Here are two stories from my mindfulness meditation teacher training. One has to do with the mind. The other is all about awareness!

1 – Making the mind do what you want takes a lot of practice

During the teacher training we spent seven days with meditations and intense attention on the mind. It was exhausting. My mind would not do what I wanted and was going all over the place. I got angry with my mind. I wanted it to stay on my breathing but it kept resisting and going to thoughts instead. At the end of day five I just had one wish: To take my mind out of my head and hit it hard with a hammer.

It is not easy to tame the mind. It is good to remember that it is normal for the mind to jump around. That is the reality for most people – so nothing is wrong. Also, with meditation practice, things change as new circuits are being created in the brain. The result is a calmer mind.

2 – Sometimes you don’t see what is right in front of your nose

On the last day our awareness practice was put to the test. We were asked to walk around in the space that had been dedicated to our training. The task was to see if there was anything we hadn’t noticed yet. We could go into the garden with the bushes and trees, into the corridor filled with paintings on the wall. We could also walk around in the main room with the big windows and in the seating area just outside the main room. We were advised to observe everything with presence, curiosity and kindness, in the same way that we had learned to observe our body during body scan meditations. I was not at all enthusiastic about this task (I remember thinking it was a waste of time…). We had been in this space for so many days and I knew I had already registered everything around.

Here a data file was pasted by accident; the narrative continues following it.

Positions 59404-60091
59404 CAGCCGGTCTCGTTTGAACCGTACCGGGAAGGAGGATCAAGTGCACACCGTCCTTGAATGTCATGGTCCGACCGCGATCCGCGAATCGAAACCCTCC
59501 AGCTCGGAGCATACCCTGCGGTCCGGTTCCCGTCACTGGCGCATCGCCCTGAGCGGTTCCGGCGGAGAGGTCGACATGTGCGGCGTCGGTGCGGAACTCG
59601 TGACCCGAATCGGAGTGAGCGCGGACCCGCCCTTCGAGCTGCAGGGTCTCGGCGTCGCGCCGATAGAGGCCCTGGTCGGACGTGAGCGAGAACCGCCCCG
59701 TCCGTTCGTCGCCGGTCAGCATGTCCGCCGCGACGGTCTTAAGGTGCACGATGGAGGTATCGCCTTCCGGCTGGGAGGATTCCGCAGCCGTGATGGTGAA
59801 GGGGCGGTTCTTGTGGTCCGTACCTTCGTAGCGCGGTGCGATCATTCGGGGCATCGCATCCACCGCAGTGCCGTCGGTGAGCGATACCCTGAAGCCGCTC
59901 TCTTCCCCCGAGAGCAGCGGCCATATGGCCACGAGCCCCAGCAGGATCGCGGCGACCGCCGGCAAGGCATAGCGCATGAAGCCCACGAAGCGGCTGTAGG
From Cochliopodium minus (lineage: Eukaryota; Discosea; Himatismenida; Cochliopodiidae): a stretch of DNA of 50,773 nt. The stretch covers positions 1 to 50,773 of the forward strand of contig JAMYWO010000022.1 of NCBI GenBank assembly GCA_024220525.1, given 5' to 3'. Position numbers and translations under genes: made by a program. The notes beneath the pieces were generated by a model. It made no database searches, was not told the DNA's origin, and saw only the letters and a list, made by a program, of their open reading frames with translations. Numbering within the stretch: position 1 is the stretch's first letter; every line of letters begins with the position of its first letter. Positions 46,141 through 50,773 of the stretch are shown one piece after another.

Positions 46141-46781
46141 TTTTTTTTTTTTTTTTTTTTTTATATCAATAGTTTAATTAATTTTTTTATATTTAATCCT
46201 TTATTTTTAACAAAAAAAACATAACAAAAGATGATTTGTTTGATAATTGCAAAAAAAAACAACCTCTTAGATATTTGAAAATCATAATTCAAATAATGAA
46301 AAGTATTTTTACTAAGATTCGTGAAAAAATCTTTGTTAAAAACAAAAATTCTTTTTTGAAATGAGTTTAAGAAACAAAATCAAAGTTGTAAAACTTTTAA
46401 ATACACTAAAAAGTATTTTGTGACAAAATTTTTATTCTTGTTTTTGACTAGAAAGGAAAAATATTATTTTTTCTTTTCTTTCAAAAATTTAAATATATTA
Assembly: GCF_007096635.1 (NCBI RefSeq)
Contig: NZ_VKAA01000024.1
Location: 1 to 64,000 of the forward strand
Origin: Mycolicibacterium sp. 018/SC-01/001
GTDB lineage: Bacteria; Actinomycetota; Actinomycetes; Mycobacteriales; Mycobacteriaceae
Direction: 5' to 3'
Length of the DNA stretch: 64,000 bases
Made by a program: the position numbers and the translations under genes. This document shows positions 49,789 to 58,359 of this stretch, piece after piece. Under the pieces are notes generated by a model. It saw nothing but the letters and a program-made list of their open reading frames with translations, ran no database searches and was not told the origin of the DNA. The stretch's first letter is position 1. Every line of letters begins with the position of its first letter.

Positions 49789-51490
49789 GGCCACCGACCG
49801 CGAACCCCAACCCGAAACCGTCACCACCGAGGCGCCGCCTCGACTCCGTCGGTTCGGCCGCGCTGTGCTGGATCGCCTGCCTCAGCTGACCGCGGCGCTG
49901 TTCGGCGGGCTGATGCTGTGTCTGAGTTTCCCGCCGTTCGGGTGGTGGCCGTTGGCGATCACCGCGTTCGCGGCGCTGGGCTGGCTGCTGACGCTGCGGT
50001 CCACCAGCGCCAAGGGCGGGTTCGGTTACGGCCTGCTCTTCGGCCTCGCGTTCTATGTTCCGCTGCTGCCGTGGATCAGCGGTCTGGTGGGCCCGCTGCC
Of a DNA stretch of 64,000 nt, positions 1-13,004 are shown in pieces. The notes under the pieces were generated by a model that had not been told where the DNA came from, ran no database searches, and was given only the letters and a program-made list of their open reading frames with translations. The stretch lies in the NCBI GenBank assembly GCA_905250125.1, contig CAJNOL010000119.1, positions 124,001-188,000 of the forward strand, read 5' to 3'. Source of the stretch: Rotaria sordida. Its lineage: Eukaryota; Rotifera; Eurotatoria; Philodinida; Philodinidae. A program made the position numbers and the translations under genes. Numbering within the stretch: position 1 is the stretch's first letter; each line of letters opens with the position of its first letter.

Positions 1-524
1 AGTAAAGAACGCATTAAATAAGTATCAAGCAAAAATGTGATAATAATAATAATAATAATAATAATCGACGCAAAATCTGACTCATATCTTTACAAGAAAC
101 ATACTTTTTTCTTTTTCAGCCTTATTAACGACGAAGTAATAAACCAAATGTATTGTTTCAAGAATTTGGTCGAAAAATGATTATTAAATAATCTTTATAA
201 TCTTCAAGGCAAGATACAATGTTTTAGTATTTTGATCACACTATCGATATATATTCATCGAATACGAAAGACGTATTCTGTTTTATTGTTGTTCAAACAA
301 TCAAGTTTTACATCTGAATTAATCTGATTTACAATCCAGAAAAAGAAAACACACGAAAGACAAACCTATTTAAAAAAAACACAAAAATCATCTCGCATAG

Haha how wrong I was! Something right in front of my nose had completely slipped my attention. Twenty minutes later, coming back to the main room, I saw a big circular sign on the door saying “room 12”. I realised it was the first time I noticed the sign. I couldn’t believe it! With all this awareness going on, how was it possible to walk in and out of that door about ten times a day for a whole week without noticing I was in Room 12? It felt like a mini-shock in my brain. I realised how unaware I can be even when I think I am super-present.

3 – Conclusion

It takes practice to calm ones mind.

It is wise to accept that we don’t always see or know everything.

It is beneficial to avoid judging oneself!

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Annette Wiik

My name is Annette. I am a Yoga Academy Certified Teacher (BWY-Accredited School) and started practising Hatha Yoga over 20 years ago. Holding a certificate from Bangor University to teach mindfulness-based courses, I incorporate my knowledge of mindfulness meditation in all my yoga classes. I have two grown-up children.